In this paper, the authors use a genetic algorithm operating on the SELFIES (SELF-referencIng Embedded Strings) representation of molecules to explore the vast space of small molecules. A neural network is used to guide the exploration process. Also, fitness functions are constructed to generate molecules with specific properties.
Our generator is a genetic algorithm with a population of molecules m. In each generation, the fitness of all molecules is evaluated as a linear combination of molecular properties J(m) and the discriminator score D(m):
F(m) = J(m) + beta*D(m)
Random mutations of high fitness (best performing) molecules replace inferior members, while best performing molecules continue to a subsequent generation. The probability of replacing a molecule is evaluated using a smooth logistic function based on a ranking of fitness among the molecules of a generation. At the end of each generation, a neural network based discriminator is trained jointly on molecules generated by the GA and a reference data set. The fitness evaluation accounts for the discriminator predictions for each molecule. Therefore, the discriminator plays a role in the selection of the subsequent population.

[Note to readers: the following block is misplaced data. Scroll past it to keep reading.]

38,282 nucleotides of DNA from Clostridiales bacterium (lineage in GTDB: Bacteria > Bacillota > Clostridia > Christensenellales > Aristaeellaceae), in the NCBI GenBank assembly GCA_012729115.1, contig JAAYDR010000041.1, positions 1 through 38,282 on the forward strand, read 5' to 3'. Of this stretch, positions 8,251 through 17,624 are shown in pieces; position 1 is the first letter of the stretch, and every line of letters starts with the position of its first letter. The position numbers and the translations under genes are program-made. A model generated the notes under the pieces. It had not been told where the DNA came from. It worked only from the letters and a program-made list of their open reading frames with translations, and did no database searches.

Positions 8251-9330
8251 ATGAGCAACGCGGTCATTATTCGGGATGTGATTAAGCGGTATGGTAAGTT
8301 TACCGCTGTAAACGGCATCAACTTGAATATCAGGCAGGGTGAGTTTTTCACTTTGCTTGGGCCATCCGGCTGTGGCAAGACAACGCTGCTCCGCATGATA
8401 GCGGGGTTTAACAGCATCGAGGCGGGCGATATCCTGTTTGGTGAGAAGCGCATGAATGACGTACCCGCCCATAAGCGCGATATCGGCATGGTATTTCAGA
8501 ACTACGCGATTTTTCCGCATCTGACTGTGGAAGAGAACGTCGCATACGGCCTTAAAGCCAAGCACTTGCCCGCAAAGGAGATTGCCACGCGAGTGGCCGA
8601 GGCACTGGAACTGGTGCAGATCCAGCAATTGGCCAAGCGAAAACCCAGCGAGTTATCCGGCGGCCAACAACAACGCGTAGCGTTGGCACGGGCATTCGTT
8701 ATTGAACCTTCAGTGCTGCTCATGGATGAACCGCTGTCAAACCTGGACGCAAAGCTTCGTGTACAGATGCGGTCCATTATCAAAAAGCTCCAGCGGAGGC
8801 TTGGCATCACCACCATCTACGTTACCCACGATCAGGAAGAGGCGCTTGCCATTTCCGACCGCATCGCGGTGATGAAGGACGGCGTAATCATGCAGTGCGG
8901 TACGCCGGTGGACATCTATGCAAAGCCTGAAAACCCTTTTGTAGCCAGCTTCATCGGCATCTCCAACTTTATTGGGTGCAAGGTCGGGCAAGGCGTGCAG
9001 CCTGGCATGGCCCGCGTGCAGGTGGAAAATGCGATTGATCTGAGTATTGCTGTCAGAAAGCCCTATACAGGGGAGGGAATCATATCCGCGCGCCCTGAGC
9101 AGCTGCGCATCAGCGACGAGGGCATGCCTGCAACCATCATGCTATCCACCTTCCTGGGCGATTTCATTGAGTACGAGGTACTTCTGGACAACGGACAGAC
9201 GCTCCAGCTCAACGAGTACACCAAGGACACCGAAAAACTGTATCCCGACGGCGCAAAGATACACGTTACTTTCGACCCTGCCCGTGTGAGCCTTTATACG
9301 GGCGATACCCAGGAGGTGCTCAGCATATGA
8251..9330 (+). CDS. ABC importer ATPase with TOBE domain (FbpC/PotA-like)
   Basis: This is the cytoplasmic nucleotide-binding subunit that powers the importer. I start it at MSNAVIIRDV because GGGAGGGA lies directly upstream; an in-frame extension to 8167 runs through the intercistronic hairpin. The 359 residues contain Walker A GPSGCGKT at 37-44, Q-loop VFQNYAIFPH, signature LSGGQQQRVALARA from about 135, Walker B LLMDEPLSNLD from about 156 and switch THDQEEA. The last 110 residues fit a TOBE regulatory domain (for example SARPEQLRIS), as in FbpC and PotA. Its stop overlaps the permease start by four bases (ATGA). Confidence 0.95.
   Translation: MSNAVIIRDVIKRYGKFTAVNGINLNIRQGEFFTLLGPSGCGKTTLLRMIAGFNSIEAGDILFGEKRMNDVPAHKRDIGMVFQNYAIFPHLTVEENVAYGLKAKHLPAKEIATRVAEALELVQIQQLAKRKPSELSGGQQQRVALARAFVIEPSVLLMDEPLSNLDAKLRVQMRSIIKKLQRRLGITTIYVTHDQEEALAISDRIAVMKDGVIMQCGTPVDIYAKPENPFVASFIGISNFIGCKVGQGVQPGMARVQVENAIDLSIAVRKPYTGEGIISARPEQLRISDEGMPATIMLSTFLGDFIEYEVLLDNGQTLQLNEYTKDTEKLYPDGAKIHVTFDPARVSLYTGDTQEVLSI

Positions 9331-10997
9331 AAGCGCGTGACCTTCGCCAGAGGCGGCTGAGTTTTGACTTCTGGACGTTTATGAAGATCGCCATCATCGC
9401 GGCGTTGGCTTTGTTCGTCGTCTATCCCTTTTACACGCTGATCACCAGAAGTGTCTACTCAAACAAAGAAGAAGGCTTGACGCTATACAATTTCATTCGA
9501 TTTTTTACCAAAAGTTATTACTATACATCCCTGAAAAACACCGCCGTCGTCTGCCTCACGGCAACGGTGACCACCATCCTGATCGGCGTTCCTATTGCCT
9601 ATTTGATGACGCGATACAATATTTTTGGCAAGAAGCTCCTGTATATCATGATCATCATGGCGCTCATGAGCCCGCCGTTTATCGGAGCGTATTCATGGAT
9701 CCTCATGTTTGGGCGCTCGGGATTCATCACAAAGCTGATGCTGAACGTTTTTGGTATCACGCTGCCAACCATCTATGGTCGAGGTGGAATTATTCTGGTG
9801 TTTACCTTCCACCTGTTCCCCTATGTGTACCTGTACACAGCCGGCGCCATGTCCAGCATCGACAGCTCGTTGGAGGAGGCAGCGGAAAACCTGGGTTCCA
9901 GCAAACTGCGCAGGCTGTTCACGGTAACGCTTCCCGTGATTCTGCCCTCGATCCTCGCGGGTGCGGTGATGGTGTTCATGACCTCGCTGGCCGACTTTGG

Below is the abstract of Augmenting Genetic Algorithms with Deep Neural Networks for Exploring the Chemical Space.
Challenges in natural sciences can often be phrased as optimization problems. Machine learning techniques have recently been applied to solve such problems. One example in chemistry is the design of tailor-made organic materials and molecules, which requires efficient methods to explore the chemical space. We present a genetic algorithm (GA) that is enhanced with a neural network (DNN) based discriminator model to improve the diversity of generated molecules and at the same time steer the GA. We show that our algorithm outperforms other generative models in optimization tasks. We furthermore present a way to increase interpretability of genetic algorithms, which helped us to derive design principles.